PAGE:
Fabian-Alexander Polonius, Safety Adviser Dangerous Goods, Daimler AG
    No matter what your task is in the battery business, somehow you will have come across the challenge of transporting lithium batteries (a dangerous good) from one place to another. There is a need to transport batteries in all modes to perform abuse tests or test drives, deliver them to your customer or the production site and finally to bring them back from the field for further testing or recycling, remanufacturing or any re-use.

    The presentation will give an overview of all important aspects regarding the transport of automotive size Lithium-Ion Batteries, including:

    • examples of the vast variety of large Lithium-Ion Batteries present in the automotive industry (Orchestra of Lithium Ion Batteries at Daimler),
    • international regulations in road, sea and air transport (incl. ADR, IMDG-Code, ICAO-TI/IATA-DGR and 49 CFR),
    • transport testing requirements (e.g. 2.9.4 UN Recommendations and 38.3 UN Manual of Tests and Criteria),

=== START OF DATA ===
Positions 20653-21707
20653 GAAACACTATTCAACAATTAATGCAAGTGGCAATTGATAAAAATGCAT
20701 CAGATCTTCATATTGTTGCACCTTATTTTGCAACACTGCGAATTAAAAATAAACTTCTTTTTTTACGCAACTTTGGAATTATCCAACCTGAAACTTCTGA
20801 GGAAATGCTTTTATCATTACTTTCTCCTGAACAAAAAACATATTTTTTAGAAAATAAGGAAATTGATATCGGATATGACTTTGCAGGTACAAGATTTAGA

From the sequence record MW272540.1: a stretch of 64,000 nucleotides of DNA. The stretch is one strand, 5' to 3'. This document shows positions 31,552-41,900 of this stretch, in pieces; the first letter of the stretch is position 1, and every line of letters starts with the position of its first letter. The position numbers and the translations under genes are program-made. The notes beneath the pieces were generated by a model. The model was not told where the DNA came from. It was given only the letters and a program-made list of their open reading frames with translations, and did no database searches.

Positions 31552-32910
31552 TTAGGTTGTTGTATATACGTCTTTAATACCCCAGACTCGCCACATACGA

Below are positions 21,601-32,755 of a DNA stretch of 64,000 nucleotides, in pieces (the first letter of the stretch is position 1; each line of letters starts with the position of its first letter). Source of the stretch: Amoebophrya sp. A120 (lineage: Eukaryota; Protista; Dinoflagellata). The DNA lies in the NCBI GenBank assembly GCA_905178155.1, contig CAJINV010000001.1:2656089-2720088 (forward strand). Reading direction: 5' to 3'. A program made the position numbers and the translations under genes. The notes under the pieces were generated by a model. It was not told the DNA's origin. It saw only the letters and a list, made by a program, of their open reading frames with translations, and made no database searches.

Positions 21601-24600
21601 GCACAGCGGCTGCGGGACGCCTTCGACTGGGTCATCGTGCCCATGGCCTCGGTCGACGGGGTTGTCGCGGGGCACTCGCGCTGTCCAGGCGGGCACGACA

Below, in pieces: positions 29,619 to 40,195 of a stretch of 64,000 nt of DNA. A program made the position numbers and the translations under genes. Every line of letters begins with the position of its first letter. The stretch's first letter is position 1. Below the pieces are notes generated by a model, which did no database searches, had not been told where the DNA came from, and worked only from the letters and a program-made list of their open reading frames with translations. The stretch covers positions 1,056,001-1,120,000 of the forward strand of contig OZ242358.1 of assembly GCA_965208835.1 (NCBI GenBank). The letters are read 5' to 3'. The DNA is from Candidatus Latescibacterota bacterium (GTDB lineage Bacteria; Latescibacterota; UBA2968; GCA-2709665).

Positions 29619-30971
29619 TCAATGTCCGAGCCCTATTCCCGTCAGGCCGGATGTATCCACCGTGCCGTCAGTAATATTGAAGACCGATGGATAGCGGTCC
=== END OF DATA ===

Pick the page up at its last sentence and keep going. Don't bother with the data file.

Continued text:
• assessment reports for risk determination before transport (examples of check sheets),
    • prototype and tested type (serial) batteries,
    • potentially damaged, defect and unsafe batteries,
    • packaging, marking, labelling and documentation (examples of packaging in all kind of performance levels),
    • possible approvals needed in road, sea and air transport.
  5. Stationary Batteries Li-Ion Safe Deployment
    Bastien Caillard, Project Manager, EU-VRi – The European Virtual Institute for Integrated Risk Management
    The main objective of STABALID is to support the deployment of safe Li-ion stationary batteries with a cell size larger than 10 Ah and systems larger than 1 MWh. This is done by developing, testing, validating and disseminating a new international standard for stationary battery tests during the course of the project.
    • Context:
      • The Li-ion technology
      • The safety behavior is a key driver for industrial implementation
      • Existing Protocols for Safety Testing
    • Objectives of the project
    • Innovative STABALID approach: from “a priori tests” to a “risk-based approach”
    • Targeted standardization committees
      • IEC 62619 “Safety requirements for large format secondary lithium cells and batteries for use in industrial applications”
      • IEC 62897 “Stationary Energy Storage Systems with Lithium Batteries - Safety Requirements”
    • Risk assessment
      • Risk identification
      • Risk assessment
      • Mitigation measures
      • Risk re-assessment
    • Safety testing protocols
      • Definition
      • Validation